JERUSALEM — Prime Minister Benjamin Netanyahu of Israel said on Thursday that he would approve the establishment of a new settlement in the West Bank for the first time in more than two decades, despite a request from President Trump last month to hold off on settlement activity.
It was not immediately clear whether Mr. Netanyahu had received a green light from the White House for Thursday’s announcement. Mr. Trump’s public request to hold off on settlements came during a meeting between the two leaders at the White House last month, after a series of moves by the Israeli leader to approve thousands of new housing units in the occupied West Bank.
The United States has long considered the settlements an obstacle to peace, and the Palestinians and much of the world consider them a violation of international law.
But it was not immediately clear whether the establishment of the new settlement was meant to be a provocative move to scuttle any prospect of a revival of peace talks. Mr. Netanyahu said he was following through on a pledge he made a few weeks ago to 40 settler families who were evacuated from the illegal hilltop outpost of Amona. That outpost was removed by court order because it was built on privately owned Palestinian land.
“I promised at the outset that we would build a new community,” Mr. Netanyahu told reporters. “I believe that I first gave that promise back in December, and we will uphold it today. In a few hours, you will know all the details.”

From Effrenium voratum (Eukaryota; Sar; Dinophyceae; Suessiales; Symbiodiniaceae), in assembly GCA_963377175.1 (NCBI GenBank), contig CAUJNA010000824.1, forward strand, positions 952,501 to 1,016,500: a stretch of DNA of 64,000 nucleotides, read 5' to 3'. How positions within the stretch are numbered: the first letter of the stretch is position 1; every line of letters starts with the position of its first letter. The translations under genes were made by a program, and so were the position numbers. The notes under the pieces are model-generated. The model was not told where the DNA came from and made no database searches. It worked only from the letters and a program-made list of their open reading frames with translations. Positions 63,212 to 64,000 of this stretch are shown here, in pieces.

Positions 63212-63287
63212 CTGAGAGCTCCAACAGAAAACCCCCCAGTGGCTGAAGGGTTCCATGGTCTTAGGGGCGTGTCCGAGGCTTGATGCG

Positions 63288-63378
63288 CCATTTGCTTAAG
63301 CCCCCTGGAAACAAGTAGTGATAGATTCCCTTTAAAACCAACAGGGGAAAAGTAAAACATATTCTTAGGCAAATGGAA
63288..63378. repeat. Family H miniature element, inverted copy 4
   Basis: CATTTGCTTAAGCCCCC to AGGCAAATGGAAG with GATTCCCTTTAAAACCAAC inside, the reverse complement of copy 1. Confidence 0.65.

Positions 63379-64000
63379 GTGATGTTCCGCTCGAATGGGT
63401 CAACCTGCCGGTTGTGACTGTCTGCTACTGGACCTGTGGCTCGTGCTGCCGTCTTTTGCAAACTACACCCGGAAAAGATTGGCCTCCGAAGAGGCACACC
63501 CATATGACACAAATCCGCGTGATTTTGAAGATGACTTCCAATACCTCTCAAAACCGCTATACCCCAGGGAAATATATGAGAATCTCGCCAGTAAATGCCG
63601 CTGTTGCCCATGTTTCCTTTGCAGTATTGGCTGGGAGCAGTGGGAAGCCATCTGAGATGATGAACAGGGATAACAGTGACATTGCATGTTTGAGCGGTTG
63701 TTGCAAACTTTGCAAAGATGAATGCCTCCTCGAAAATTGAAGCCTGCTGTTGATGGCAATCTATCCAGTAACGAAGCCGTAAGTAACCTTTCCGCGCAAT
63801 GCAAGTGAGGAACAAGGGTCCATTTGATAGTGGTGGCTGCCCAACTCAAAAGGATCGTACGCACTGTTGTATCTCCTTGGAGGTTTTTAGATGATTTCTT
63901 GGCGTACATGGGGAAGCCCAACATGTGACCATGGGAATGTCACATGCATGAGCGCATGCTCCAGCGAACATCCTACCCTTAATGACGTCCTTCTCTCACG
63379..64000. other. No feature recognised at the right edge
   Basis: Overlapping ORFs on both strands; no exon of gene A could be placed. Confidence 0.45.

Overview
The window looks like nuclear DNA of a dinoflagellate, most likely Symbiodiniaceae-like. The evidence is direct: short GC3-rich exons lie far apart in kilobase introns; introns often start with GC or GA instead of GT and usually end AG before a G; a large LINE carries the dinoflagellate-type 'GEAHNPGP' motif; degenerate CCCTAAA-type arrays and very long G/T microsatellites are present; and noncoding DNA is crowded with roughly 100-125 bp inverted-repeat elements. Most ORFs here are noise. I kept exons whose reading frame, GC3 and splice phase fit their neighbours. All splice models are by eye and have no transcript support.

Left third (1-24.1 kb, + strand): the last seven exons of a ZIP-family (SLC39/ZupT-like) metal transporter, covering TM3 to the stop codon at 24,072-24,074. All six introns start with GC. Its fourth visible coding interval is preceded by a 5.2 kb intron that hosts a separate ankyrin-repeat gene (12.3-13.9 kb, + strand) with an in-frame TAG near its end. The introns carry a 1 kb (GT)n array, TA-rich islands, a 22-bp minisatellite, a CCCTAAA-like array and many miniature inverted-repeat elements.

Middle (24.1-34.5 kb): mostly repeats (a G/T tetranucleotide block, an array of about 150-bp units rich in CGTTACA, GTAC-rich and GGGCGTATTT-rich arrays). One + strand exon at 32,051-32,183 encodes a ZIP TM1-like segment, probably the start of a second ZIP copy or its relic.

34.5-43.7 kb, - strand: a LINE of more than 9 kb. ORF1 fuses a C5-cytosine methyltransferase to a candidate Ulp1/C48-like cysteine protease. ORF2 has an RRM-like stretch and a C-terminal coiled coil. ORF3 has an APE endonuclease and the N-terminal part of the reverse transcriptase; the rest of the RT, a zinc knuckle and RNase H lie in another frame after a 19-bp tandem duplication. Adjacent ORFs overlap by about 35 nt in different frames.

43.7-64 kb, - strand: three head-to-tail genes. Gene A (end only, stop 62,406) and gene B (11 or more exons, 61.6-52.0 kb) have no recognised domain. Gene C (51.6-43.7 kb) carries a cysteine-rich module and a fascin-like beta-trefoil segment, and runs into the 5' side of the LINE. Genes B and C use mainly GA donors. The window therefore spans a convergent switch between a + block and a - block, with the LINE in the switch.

Some Israeli analysts have speculated that the move could be a one-off gesture meant to appease advocates for settlements before Mr. Netanyahu acquiesces to the Trump administration’s call for restraint as part of its push to revive long-stalled peace talks. In Israel, Mr. Netanyahu’s recent flurry of settlement announcements has widely been seen as catering to the right wing of his governing coalition.
For years, Israel refrained from establishing new settlements, under pressure from previous American administrations and in deference to peace efforts with the Palestinians. But it has continued to expand existing ones.
In addition, Israel recently passed contentious legislation paving the way for the retroactive legalization of settlement outposts that were built without government authorization on private Palestinian land. The law is intended to prevent future evacuations like that of Amona.
Israel and the White House have been negotiating for weeks to try to reach an understanding on slowing or curbing settlement construction in the West Bank — so far, by all accounts, without conclusion.
Mr. Netanyahu has described as inaccurate recent reports in the Israeli news media about a formula that would confine activity to settlement blocks that Israel intends to keep under any territorial agreement with the Palestinians, possibly in return for land swaps.
“I would like to make it clear that there is much in these reports that is not true,” Mr. Netanyahu said in remarks before his cabinet meeting this week. “I will not go into details. Our talks with the White House are continuing; I hope they will conclude quickly.”